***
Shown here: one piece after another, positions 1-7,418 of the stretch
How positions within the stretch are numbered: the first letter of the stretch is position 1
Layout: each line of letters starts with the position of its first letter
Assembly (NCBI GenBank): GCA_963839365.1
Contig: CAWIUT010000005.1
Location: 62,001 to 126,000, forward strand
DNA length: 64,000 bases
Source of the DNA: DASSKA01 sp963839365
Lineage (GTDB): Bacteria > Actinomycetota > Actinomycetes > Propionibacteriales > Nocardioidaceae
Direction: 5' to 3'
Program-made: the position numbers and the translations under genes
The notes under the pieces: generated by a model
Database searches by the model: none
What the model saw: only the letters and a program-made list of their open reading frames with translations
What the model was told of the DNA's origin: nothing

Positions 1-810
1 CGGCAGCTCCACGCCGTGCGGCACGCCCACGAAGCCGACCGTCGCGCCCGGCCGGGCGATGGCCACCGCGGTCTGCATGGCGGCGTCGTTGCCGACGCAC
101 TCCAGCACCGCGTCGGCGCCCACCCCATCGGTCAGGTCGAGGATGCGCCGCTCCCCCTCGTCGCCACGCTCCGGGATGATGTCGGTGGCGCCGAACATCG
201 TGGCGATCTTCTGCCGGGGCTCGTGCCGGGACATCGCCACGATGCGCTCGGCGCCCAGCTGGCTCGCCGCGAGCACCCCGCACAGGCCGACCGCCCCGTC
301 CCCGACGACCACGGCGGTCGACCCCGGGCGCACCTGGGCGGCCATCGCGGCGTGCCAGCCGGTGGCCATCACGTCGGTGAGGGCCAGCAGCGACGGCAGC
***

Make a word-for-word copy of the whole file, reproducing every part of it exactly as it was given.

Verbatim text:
Shown here: one piece after another, positions 1-7,418 of the stretch
How positions within the stretch are numbered: the first letter of the stretch is position 1
Layout: each line of letters starts with the position of its first letter
Assembly (NCBI GenBank): GCA_963839365.1
Contig: CAWIUT010000005.1
Location: 62,001 to 126,000, forward strand
DNA length: 64,000 bases
Source of the DNA: DASSKA01 sp963839365
Lineage (GTDB): Bacteria > Actinomycetota > Actinomycetes > Propionibacteriales > Nocardioidaceae
Direction: 5' to 3'
Program-made: the position numbers and the translations under genes
The notes under the pieces: generated by a model
Database searches by the model: none
What the model saw: only the letters and a program-made list of their open reading frames with translations
What the model was told of the DNA's origin: nothing

Positions 1-810
1 CGGCAGCTCCACGCCGTGCGGCACGCCCACGAAGCCGACCGTCGCGCCCGGCCGGGCGATGGCCACCGCGGTCTGCATGGCGGCGTCGTTGCCGACGCAC
101 TCCAGCACCGCGTCGGCGCCCACCCCATCGGTCAGGTCGAGGATGCGCCGCTCCCCCTCGTCGCCACGCTCCGGGATGATGTCGGTGGCGCCGAACATCG
201 TGGCGATCTTCTGCCGGGGCTCGTGCCGGGACATCGCCACGATGCGCTCGGCGCCCAGCTGGCTCGCCGCGAGCACCCCGCACAGGCCGACCGCCCCGTC
301 CCCGACGACCACGGCGGTCGACCCCGGGCGCACCTGGGCGGCCATCGCGGCGTGCCAGCCGGTGGCCATCACGTCGGTGAGGGCCAGCAGCGACGGCAGC